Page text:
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Books published by Little Brown Mushroom (image from littlebrownmushroom.wordpress.com)

Despite the 2010 New York Art Book Fair getting quite a fair amount of press attention, photographer and fair participant Alec Soth feels that it wasn’t exactly the right kind. His criticism lies not with the fair itself nor with its PR, rather, his opinion that critics don’t often go out of their way to review art books in detail. A post on his nascent publishing outfit, Little Brown Mushroom’s, blog has the details.

In a post entitled, “An Open Letter to the New York Times Book Review,” Alec complains that the publication never takes time with books that are more visual than textual, art books the most rarely encountered among other examples. He writes,

Where are the art book reviews? They simply don’t exist… In short, the only true artist’s books being mentioned are coffee table books by New Yorker illustrators.

It’s true. In an ailing environment even for exhibition coverage, art book coverage suffers even more. But as Alec points out, this is an area that we should be focusing on rather than ignoring, the cutting edge of creative book making that points the way forward past iPads and Kindles to the future of printed matter.

Here at Hyperallergic, we’re trying to kickstart coverage of art books and books about art with our Wednesday Book Reviews, but it’s a tough gig to do alone. Alec has reviewed and recommended countless photo books on his, and LBM’s, blogs. Who else is covering art books with acumen? Do we need a new breed of critics prepared to take on art books as a separate genre?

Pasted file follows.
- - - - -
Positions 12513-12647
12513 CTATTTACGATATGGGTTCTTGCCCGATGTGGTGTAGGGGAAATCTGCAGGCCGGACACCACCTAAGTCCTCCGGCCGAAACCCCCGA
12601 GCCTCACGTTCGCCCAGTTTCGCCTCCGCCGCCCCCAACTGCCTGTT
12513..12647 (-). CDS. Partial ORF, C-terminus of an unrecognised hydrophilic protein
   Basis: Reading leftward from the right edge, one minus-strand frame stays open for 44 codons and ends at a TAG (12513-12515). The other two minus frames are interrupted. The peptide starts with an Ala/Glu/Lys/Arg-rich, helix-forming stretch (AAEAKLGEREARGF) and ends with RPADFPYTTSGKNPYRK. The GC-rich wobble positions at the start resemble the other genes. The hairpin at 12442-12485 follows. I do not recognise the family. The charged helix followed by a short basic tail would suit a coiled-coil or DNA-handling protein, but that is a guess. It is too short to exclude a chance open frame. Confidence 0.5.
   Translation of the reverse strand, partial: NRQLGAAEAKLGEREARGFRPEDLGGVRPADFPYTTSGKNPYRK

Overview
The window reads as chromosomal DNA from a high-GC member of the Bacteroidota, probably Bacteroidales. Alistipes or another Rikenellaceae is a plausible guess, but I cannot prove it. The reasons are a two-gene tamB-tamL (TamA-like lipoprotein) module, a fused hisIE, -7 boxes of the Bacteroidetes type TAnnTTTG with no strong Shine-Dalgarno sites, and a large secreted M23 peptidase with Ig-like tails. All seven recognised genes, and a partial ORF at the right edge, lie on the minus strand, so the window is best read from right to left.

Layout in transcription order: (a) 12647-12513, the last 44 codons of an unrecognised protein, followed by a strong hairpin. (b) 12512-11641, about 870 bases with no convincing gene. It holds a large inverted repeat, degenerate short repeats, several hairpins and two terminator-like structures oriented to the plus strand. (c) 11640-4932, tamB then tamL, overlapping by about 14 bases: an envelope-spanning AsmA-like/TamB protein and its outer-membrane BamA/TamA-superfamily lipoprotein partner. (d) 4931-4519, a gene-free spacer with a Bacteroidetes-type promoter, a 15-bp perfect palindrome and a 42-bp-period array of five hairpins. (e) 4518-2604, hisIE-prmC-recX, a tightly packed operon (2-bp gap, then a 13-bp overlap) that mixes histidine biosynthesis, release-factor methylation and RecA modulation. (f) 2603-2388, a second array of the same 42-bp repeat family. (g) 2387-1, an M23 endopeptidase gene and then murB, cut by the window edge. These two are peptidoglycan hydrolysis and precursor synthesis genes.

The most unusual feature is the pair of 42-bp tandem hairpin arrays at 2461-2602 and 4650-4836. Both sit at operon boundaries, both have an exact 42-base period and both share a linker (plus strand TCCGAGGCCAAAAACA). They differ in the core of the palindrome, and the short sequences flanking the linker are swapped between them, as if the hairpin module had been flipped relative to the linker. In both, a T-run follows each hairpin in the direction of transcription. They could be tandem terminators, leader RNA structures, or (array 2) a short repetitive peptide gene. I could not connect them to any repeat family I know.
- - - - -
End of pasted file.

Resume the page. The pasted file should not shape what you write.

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Kyle Chayka

Kyle Chayka was senior editor at Hyperallergic. He is a cultural critic based in Brooklyn and has contributed to publications including ARTINFO, ARTnews, Modern Painters, LA Weekly,...

2 replies on “Alec Soth Says Art Books Don’t Get Reviewed”

  1. When you write “art books,” do you mean artist’s books in the sense of limited edition pieces made (sometimes by hand) by an artist? Or exhibition catalog-style books? Or monographs, catalogues raisonnes, or other heavily illustrated scholarly/critical books? The kinds of books published by Phaidon or Taschen? The artier graphic novels?

    I ask because “art books” is a pretty broad category. As a reader, I am interested in reviews of all of the above (and probably some variations I missed)?

  2. I guess by “art books” I mean to refer to ‘artist books’, books made by artists as art projects, books-as-art, rather than books about art in the sense of monographs or catalogue raisonnes. It’s an interesting distinction, maybe that’s worth another post.

    Graphic novels I think aren’t artist books, but artist books can take on the language of graphic novels.

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